A Mediterranean diet halves the chances of developing progressive inflammatory lung disease (COPD), reveals a large study, published ahead of print in Thorax.
COPD (chronic obstructive pulmonary disease) is an umbrella term for chronic progressive lung disease, such as emphysema and bronchitis. It is expected to become the third leading cause of death worldwide by 2020, with cigarette smoking the primary factor in its development.
The researchers tracked the health of almost 43,000 men, who were already part of the US Health Professionals Follow up Study. This began in 1986 and involved more than 50,000 US health care professionals aged between 40 and 75, who were surveyed every two years.
They were asked questions about lifestyle, including smoking and exercise, diet and medical history. Dietary intake was assessed in detail every four years.
Eating patterns fell into two distinct categories: those who ate a diet rich in fruit, vegetables, whole grains and fish (Mediterranean diet); and those who ate a diet rich in processed foods, refined sugars, and cured and red meats (Western diet).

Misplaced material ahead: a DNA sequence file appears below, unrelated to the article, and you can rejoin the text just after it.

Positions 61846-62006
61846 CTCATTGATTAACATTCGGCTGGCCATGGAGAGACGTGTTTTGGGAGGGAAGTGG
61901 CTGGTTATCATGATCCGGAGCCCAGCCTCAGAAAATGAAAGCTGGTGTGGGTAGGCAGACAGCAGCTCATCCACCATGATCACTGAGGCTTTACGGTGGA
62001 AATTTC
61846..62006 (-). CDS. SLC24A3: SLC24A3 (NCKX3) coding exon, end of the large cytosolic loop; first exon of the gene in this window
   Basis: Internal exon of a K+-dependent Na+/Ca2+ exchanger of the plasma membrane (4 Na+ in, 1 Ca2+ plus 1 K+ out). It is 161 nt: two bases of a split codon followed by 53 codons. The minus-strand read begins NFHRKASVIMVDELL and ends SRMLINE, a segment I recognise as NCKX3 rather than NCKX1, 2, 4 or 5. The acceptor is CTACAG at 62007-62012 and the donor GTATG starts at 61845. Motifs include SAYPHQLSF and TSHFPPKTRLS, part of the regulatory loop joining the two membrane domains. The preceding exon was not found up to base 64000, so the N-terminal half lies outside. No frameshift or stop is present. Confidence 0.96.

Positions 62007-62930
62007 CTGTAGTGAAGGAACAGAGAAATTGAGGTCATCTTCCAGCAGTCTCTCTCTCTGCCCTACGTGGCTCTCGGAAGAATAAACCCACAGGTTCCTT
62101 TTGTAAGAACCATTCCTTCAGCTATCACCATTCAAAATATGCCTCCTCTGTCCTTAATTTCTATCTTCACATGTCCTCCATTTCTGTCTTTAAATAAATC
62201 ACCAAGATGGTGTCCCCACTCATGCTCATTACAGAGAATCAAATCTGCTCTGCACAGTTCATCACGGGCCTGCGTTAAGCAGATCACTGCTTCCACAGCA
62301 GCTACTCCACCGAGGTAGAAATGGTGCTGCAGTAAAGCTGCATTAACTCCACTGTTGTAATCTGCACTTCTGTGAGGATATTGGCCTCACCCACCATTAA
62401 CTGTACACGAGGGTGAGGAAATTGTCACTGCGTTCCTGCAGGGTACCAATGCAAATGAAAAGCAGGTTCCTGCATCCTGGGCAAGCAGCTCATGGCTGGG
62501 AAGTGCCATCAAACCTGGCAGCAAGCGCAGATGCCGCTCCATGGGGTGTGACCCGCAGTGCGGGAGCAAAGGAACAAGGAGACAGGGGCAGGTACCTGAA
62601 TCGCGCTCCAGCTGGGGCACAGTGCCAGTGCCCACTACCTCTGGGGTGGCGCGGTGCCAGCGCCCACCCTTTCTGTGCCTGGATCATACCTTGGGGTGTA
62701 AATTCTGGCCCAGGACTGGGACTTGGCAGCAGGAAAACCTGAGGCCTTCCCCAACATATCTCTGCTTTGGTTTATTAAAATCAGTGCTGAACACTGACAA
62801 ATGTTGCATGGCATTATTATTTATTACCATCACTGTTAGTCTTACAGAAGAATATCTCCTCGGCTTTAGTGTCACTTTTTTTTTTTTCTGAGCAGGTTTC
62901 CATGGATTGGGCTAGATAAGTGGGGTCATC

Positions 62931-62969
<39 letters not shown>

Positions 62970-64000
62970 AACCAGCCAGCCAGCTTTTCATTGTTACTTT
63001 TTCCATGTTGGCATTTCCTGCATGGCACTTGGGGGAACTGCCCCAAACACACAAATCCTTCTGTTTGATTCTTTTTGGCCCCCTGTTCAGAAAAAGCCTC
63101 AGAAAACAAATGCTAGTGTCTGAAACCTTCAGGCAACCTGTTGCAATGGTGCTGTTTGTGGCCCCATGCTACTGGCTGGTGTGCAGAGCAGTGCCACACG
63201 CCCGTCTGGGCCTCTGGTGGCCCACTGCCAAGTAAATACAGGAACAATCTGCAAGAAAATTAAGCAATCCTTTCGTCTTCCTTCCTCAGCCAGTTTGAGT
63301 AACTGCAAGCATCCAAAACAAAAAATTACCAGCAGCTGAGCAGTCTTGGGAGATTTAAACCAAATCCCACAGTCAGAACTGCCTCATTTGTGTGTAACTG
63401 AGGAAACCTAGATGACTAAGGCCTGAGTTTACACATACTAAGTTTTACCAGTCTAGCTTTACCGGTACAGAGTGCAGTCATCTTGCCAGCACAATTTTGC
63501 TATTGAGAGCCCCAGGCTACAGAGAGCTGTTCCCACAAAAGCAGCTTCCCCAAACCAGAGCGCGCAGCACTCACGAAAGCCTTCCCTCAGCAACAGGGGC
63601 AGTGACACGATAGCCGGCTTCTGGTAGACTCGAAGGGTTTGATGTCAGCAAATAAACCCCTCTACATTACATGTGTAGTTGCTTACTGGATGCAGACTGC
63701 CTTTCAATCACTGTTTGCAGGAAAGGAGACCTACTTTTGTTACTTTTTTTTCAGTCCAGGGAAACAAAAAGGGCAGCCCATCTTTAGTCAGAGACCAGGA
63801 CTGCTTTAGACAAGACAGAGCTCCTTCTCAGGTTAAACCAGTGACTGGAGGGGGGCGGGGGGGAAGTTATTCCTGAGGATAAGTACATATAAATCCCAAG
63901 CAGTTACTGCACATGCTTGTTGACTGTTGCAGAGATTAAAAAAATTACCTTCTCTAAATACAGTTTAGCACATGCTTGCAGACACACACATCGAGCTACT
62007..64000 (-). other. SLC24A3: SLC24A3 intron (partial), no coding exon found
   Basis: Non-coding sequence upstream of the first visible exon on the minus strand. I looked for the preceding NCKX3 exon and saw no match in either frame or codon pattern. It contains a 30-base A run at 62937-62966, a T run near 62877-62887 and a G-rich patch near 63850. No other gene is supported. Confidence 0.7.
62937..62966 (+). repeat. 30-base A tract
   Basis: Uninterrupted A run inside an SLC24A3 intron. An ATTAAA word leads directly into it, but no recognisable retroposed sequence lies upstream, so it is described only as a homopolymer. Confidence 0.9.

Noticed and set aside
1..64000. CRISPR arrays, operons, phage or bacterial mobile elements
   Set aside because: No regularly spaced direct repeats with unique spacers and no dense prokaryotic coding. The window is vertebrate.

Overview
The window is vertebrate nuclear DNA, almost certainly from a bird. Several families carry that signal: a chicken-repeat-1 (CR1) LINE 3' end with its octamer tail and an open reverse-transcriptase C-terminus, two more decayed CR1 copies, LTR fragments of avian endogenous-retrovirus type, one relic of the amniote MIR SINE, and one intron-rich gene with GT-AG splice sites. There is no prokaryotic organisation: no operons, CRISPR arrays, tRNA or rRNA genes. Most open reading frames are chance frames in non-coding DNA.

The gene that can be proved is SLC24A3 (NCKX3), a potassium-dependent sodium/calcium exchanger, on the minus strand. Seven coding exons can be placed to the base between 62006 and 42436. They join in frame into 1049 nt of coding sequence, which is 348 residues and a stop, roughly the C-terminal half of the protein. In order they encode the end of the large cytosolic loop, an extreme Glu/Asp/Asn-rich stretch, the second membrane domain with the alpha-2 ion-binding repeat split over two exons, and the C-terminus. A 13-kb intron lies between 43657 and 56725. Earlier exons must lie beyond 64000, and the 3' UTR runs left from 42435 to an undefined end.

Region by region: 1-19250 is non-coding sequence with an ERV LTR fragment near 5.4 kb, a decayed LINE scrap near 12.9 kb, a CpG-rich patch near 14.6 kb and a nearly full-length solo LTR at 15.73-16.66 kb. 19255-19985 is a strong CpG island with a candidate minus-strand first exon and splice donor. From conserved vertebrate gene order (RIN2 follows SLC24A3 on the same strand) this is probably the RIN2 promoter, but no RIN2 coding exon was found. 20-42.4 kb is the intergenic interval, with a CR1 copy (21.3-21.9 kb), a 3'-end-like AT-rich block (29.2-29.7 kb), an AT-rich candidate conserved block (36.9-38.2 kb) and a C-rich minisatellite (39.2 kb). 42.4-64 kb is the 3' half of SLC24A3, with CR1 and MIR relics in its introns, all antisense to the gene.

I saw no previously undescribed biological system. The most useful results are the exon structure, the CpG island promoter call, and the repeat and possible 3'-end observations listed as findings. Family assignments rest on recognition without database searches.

Between 1986 and 1998, 111 cases of COPD were newly diagnosed.
The Mediterranean diet was associated with a 50% lower risk of developing COPD than the Western diet, even after adjusting for age, smoking, and other risk factors.
And men who ate a predominantly Western diet were more than four times as likely to develop COPD, even after taking account of other influential factors.
The higher the compliance with a Mediterranean diet, the lower was the risk of developing COPD over the 12 year period.
Conversely, the higher the compliance with the Western diet, the higher was the risk of developing COPD.